VISTA — After a brief hiatus in North County, Shakespeare’s timeless work returned to the masses with a recent production of “As You Like It” at Vista’s Moonlight Amphitheater Oct. 6 through Oct. 10.
Carlsbad’s New Village Arts Theater and Vista’s Moonlight Cultural Foundation paired up for the most recent installment of Shakespeare in the Park at the newly renovated Moonlight Amphitheater. The performances were
held at the 2,100-seat theater for a successful five-night
“It’s really great to have two arts organizations collaborating for the good of the community and share in
the vision of making Shakespeare’s words come alive,” Moonlight Cultural Foundation’s Executive Director Diana Aaron said.
The nonprofit foundation provided funding for the performance, while New Village Arts took over the artistic direction. Seventeen cast members performed an updated version of the play that also included several original songs written by cast member Summer Spiro, the theater’s founder and artistic director Kristianne Kurner said.
“It’s really exciting to see New Village Arts’ work, which we normally see on a small scale, up on the big stage with all of the bells and whistles,” Kurner said.
Through foundation underwriting and sponsorships, tickets were affordable for local residents and free for students and active
military members, Aaron said.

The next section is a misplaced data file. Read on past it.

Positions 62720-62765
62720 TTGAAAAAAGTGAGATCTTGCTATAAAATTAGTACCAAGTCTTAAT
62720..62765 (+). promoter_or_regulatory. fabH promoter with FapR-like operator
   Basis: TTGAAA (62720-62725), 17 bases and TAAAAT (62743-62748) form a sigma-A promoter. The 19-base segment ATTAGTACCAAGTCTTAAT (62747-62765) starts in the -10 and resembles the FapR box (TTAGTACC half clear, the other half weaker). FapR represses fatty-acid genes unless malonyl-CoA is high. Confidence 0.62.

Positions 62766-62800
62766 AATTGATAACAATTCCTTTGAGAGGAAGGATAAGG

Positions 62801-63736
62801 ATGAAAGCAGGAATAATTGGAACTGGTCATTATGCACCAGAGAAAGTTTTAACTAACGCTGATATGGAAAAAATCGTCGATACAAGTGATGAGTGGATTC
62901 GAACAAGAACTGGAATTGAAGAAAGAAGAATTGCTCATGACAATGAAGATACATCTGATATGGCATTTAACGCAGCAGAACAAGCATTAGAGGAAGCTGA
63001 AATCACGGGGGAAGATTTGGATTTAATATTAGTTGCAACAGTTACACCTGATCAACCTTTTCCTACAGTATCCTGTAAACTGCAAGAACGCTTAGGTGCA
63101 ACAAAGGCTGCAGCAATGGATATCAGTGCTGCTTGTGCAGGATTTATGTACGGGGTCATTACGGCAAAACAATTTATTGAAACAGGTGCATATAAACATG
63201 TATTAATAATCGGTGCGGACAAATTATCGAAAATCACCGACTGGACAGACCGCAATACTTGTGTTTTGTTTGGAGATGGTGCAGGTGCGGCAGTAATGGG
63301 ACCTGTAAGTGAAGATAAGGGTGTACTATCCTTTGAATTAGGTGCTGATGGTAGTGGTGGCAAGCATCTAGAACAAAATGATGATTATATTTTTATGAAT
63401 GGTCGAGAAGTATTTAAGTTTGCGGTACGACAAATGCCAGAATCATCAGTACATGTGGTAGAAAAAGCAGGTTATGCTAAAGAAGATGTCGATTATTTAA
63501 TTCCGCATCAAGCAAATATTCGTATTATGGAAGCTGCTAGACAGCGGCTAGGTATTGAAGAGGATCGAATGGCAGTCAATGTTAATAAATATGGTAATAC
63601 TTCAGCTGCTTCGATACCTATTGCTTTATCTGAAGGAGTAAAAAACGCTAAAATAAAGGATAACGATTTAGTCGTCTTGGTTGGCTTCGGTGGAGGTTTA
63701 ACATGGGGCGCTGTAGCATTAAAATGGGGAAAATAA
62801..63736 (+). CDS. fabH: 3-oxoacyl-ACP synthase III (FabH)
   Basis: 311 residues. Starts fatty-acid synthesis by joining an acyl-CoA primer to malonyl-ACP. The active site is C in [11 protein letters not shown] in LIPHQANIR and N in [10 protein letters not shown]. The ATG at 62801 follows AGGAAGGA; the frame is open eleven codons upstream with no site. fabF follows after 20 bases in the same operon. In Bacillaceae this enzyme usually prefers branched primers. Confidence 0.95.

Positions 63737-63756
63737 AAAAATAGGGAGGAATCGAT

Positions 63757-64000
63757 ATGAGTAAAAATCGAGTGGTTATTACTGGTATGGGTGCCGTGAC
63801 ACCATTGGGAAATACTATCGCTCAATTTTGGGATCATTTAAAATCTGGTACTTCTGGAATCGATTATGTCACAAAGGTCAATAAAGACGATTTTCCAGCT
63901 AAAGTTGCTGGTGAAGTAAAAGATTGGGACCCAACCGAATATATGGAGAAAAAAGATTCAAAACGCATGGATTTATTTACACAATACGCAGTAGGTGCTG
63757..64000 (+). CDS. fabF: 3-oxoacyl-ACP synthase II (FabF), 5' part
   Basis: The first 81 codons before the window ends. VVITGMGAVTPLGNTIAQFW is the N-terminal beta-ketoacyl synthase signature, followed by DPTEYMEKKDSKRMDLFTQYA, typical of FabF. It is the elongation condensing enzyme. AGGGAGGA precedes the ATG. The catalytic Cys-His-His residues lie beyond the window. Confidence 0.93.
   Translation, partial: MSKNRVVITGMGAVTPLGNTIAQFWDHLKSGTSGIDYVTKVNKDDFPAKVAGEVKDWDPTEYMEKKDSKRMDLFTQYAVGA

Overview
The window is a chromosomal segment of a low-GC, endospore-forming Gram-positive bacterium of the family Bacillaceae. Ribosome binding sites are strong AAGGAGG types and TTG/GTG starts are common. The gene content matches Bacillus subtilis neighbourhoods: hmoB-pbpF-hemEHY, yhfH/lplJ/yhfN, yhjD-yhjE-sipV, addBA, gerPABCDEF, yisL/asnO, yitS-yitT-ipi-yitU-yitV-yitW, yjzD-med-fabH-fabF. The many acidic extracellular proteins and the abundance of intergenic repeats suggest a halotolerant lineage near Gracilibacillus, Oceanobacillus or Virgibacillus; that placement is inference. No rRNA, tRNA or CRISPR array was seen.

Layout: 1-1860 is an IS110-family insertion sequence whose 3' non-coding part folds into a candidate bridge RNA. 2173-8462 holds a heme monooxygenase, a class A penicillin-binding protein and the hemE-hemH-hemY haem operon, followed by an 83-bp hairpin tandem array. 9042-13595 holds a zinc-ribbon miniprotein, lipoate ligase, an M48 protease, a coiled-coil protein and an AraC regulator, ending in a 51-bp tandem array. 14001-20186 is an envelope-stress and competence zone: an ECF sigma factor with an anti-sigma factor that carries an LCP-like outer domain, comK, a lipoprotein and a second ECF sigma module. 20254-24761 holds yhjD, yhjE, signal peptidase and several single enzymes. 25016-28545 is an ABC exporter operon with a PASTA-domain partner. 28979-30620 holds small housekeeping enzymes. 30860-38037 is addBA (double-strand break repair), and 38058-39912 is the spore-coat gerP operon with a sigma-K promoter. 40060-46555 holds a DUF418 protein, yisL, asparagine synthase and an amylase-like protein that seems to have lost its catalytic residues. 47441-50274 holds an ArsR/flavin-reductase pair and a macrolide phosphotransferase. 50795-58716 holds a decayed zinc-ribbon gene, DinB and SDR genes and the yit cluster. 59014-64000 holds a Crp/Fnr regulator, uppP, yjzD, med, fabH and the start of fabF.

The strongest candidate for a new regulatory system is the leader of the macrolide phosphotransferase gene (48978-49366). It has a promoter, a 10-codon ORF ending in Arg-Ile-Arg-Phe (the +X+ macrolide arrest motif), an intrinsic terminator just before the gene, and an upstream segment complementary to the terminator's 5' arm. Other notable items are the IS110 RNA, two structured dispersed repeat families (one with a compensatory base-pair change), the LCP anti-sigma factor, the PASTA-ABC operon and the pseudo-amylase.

For Aaron, exposing Shakespeare to high school students was a highlight of the experience. She sympathized with her 16-year-old son who “hates Shakespeare” because he can’t connect with it, but was impressed with director Liz Shipman’s ability to make it come alive for attendees of all ages.
“It’s set in 1960s-era New Orleans — you still have the thees and thous, but now they can relate to it,” she
said. “That’s critically important.”
New Village Arts originally hosted its Shakespeare in the Park series with free performances in Carlsbad’s parks for six years. Once the theater secured its permanent space in the Carlsbad Village, performances were relocated to the new venue on State Street in 2007, Kurner said.
“We wanted to encourage people to come down and get accustomed to our new space, to know where we were,” Kurner said.
A year later, the theater was invited to bring its popular Shakespeare productions to Vista’s Avo Playhouse, where they first established a relationship with the Moonlight Cultural Foundation.
Shakespeare in the Park took a short break before moving to the Moonlight Amphitheater, which had been under renovation. The theater now has permanent professional lighting and sound equipment that better suits a wider variety of needs and performances, Aaron said.
“The renovations are done, Moonlight Amphitheater is celebrating their 30th anniversary, we’re celebrating our 10th — all the stars aligned that made this the right time to make Shakespeare in the Park happen,” Kurner said.